Often described as a game-changer by leaders and policymakers in China and Pakistan, CPEC is an important, ambitious, and most developed set of projects under BRI, consisting of four key components: the Gwadar Port, energy projects, transport infrastructure, and the creation of Special Economic Zones (SEZs) in Pakistan.
Under the umbrella of CPEC, China and Pakistan agreed to complete numerous projects to expand and enable mutual and international business and trade. China has allocated more than US $33.8 billion in several energy projects and US $11 billion to construct new roads and revamp the infrastructure. Furthermore, SEZs aim to enhance regional economic activity and international trade amongst Pakistan, China, and Eurasia.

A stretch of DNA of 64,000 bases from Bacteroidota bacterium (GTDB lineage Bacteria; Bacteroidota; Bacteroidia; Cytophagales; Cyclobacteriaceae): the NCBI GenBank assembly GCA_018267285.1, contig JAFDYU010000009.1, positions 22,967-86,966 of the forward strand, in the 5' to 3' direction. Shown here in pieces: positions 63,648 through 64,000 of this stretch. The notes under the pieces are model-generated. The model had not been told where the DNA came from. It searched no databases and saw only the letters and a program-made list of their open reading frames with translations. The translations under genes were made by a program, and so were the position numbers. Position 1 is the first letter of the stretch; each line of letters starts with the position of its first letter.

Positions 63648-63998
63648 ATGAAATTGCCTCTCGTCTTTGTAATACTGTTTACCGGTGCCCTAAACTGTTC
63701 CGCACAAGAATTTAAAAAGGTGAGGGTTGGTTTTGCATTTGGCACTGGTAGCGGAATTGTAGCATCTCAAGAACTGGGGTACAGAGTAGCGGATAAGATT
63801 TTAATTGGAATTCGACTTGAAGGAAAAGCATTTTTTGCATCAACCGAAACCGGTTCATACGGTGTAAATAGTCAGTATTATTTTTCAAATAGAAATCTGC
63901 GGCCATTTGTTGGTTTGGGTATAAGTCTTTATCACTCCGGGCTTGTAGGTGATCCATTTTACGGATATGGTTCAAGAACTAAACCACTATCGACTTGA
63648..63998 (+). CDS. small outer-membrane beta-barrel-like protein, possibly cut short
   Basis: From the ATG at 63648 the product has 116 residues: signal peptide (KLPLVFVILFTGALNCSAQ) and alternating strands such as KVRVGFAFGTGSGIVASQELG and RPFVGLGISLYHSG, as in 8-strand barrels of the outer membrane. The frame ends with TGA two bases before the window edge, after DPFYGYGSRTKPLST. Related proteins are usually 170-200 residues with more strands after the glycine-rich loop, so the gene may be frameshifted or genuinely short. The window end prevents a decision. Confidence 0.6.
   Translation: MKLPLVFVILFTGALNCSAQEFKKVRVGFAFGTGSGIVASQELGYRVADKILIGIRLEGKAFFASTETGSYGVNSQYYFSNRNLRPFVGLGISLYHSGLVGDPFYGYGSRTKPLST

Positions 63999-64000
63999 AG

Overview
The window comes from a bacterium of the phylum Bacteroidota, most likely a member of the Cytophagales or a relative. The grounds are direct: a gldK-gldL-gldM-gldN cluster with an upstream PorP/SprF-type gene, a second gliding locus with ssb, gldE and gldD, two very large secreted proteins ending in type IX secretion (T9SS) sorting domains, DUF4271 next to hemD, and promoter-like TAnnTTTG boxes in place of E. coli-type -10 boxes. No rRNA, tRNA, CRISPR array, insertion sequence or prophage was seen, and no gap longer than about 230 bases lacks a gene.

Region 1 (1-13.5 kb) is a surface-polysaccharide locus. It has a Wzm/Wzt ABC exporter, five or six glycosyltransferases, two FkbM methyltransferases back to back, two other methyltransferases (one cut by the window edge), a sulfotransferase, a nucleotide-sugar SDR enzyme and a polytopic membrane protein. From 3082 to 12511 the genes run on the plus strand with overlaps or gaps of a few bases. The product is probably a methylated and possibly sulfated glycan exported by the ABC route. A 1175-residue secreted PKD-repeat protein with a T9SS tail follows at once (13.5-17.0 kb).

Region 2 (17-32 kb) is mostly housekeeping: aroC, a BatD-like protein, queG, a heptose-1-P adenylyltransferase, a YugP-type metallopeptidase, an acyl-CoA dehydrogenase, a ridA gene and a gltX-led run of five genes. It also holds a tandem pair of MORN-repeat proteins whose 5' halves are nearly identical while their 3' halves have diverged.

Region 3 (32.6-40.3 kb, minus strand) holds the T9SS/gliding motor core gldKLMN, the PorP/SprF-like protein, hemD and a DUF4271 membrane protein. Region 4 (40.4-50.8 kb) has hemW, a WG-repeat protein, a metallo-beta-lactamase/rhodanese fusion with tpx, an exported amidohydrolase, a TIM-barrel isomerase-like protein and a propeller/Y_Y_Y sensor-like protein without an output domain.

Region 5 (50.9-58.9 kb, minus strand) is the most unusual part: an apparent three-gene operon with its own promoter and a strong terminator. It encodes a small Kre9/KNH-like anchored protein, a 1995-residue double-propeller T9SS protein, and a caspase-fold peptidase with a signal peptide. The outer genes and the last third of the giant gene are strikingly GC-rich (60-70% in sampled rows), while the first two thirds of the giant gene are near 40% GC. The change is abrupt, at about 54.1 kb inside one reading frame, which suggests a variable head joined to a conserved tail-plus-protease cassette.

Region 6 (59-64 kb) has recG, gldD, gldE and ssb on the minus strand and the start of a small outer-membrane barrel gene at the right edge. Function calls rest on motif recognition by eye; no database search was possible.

The transport infrastructure projects connect the southern Gwadar port in Pakistans Balochistan province to Kashgar in western Chinas Xinjiang province through a network of roads, pipelines, and railway lines.1 For a detailed multidisciplinary overview of BRI and CPEC, readers may refer to two books co-edited by Yung-Hsiang Ying and this author, namely Chinas Belt and Road Initiative in a Global Context, Volume I: A Business and Management Perspective and Chinas Belt and Road Initiative in a Global Context